Floral architecture and floral organ shape are interrelated to some extent as can be seen in the diversity of extant angiosperm groups. The shape of fragmentary fossil material, such as single organs, may therefore give hints for the reconstruction of the architecture of a flower. This study is partly a review and partly provides original material and new points of view on organ-architecture interrelationships. Several topics are illustrated with examples: (1) autonomous and imprinted shape, exemplified by cuneate organs, especially stamens; (2) conditions for valvate anther dehiscence; (3) lability in number and shape of reduced organs that have decreased in size and lost their original function; (4) long hairs as filling material of irregular spaces; (5) architectural conditions for the presence of orthotropous ovules; (6) structural differences between exposed and covered organ parts in bud; and (7) sepal aestivation and petal elaboration.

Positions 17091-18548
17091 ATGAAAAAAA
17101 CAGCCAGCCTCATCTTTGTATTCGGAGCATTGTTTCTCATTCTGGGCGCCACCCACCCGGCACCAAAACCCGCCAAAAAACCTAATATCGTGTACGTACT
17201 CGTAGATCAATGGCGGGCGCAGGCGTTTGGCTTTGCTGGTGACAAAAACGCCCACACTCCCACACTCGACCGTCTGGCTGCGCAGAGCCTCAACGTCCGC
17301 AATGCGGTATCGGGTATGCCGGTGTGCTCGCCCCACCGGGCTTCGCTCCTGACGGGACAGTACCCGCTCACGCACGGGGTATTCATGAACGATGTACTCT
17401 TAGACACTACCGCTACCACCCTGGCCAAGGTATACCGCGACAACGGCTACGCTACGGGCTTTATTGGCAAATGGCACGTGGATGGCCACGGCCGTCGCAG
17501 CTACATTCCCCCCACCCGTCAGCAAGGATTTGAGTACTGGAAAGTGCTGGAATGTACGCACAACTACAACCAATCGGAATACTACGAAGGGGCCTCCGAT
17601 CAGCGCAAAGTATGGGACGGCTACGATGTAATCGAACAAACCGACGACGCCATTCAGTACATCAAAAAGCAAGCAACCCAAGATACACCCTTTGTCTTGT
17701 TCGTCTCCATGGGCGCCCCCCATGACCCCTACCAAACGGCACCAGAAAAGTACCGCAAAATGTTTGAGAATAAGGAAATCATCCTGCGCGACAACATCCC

You have requested a machine translation of selected content from our databases. This functionality is provided solely for your convenience and is in no way intended to replace human translation. Neither BioOne nor the owners and publishers of the content make, and they explicitly disclaim, any express or implied representations or warranties of any kind, including, without limitation, representations and warranties as to the functionality of the translation feature or the accuracy or completeness of the translations.
Translations are not retained in our system. Your use of this feature and the translations is subject to all use restrictions contained in the Terms and Conditions of Use of the BioOne website.
Vol. 95 • No. 1